Get the best of Chabad.org content every week!
Find answers to fascinating Jewish questions, enjoy holiday tips and guides, read real-life stories and more!
ב"ה
To view Shabbat Times click here to set your location

Sunday, May 9, 2021

Halachic Times (Zmanim)
To view Halachic Times click here to set your location
Omer: Day 42 - Malchut sheb'Yesod
Tonight Count 43
Jewish History

During Greek rule in the Land of Israel, the Greeks would hang idolatrous wreaths of roses on the doorways of the courtyards and stores, effectively rendering them forbidden for usage by the Jews. They would also write heretical statements on the foreheads of the Jews’ oxen and donkeys, so they would be forced to sell them and would not own any animals for plowing. When the Hasmoneans overthrew Greek rule, they abolished these insidious practices, and that day was commemorated as a holiday in Talmudic times (Megilat Taanit,ch. 2).

Links: What’s so Terrible About Idolatry?, Benefiting from Idolatry

Laws and Customs

Tomorrow is the forty-third day of the Omer Count. Since, on the Jewish calendar, the day begins at nightfall of the previous evening, we count the omer for tomorrow's date tonight, after nightfall: "Today is forty-three days, which are six weeks and one day, to the Omer." (If you miss the count tonight, you can count the omer all day tomorrow, but without the preceding blessing).

The 49-day "Counting of the Omer" retraces our ancestors' seven-week spiritual journey from the Exodus to Sinai. Each evening we recite a special blessing and count the days and weeks that have passed since the Omer; the 50th day is Shavuot, the festival celebrating the Giving of the Torah at Sinai.

Tonight's Sefirah: Chessed sheb'Malchut -- "Kindness in Receptiveness"

The teachings of Kabbalah explain that there are seven "Divine Attributes" -- Sefirot -- that G-d assumes through which to relate to our existence: Chessed, Gevurah, Tifferet, Netzach, Hod, Yesod and Malchut ("Love", "Strength", "Beauty", "Victory", "Splendor", "Foundation" and "Sovereignty"). In the human being, created in the "image of G-d," the seven sefirot are mirrored in the seven "emotional attributes" of the human soul: Kindness, Restraint, Harmony, Ambition, Humility, Connection and Receptiveness. Each of the seven attributes contain elements of all seven--i.e., "Kindness in Kindness", "Restraint in Kindness", "Harmony in Kindness", etc.--making for a total of forty-nine traits. The 49-day Omer Count is thus a 49-step process of self-refinement, with each day devoted to the "rectification" and perfection of one the forty-nine "sefirot."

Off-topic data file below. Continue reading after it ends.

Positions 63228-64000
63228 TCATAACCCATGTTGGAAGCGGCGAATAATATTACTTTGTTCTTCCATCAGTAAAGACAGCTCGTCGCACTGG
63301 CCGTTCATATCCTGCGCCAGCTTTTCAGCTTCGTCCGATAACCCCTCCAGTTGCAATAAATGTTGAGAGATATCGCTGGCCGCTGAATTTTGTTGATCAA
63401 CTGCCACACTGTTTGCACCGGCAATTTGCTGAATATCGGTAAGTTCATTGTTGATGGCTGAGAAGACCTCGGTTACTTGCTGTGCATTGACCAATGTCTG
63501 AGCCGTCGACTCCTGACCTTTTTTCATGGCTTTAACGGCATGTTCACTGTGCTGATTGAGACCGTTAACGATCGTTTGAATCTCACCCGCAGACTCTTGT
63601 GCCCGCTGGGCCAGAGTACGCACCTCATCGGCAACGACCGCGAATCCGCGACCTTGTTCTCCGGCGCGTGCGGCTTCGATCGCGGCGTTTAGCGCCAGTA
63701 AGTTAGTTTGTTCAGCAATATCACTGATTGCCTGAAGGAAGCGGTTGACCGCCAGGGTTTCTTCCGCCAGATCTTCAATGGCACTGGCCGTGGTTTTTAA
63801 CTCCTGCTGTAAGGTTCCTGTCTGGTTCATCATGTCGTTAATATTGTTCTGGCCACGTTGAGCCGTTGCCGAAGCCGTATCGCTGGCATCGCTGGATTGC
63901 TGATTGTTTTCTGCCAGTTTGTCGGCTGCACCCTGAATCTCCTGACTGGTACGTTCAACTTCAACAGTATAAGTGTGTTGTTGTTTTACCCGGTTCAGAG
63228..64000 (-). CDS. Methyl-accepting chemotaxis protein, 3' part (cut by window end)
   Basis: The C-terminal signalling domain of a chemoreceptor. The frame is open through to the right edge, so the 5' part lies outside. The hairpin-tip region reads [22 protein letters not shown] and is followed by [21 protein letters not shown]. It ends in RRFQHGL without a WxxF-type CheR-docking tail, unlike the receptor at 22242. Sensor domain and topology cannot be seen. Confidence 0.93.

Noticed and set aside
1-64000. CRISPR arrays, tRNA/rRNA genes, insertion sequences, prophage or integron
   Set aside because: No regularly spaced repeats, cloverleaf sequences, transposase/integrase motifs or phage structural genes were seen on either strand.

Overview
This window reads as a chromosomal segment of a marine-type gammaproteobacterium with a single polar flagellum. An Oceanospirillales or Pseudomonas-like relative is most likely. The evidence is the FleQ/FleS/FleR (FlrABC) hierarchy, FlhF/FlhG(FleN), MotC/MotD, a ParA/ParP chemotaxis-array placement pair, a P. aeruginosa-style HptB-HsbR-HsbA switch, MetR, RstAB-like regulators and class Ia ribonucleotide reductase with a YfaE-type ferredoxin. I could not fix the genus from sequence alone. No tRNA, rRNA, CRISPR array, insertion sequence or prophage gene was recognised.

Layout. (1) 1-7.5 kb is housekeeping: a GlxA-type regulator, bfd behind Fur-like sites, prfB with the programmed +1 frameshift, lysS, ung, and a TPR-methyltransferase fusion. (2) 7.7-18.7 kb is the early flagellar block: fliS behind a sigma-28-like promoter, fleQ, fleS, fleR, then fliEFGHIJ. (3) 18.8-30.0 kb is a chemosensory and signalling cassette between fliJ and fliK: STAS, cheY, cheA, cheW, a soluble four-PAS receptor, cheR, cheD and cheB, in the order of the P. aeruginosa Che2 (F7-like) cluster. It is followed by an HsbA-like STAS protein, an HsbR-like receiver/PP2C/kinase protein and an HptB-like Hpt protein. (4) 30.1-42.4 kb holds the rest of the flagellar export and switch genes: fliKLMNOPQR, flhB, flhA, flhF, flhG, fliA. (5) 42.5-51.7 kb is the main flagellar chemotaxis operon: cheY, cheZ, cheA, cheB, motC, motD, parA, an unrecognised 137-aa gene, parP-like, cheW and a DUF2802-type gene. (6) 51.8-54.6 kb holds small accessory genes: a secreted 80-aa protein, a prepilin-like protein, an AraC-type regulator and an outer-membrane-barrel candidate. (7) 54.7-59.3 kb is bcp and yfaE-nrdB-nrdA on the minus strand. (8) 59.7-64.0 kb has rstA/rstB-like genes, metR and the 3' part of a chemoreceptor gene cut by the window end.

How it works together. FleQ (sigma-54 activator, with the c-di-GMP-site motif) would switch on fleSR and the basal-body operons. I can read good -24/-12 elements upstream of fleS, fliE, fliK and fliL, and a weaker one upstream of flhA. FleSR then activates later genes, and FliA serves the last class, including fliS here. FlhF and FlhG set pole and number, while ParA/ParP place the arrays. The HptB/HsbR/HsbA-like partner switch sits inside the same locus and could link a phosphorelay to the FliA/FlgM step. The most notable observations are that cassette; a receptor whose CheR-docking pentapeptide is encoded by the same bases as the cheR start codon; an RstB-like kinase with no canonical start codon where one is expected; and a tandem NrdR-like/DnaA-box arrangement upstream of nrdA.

Links:
How to count the Omer
The deeper significance of the Omer Count

Daily Thought

How is it possible that any of the mitzvahs we do make sense to us?

They are, after all, connection points to G-d Himself. Before Him, the vast neural networks of our human brains and a cheap pocket calculator of the 70s are on equal standing.

God is beyond infinite. He is, as Maimonides writes, absolute existence. If in the realm of infinity, simple arithmetic breaks down, how can we apply human logic in the face of the Absolute?

And yet, not only do we attribute reasons to these mitzvahs—often reasons that work nicely within the context of our meat-based neurological wiring —we insist on deriving one rule from another, comparing and contrasting one mitzvah to the next, and forging ahead with applications based on such calculations.

As the Giver of these mitzvahs instructed us to do, when He said, “If you have a question, take it to your sages and follow their instructions to the detail.” (Deut. 17:8-11)

It could only be that we are connecting to a G-d who transcends all opposites.

Finite and infinite, reason and beyond reason, creation and Creator—for Him, all these are a singularity, blending in perfect harmony at their origin.

These mitzvahs are so divine, so unlimited, and so true, they can even embed themselves neatly within the neural network of a living organism on Planet Earth.

Maamar Margela B'fuma D'Rava 5746.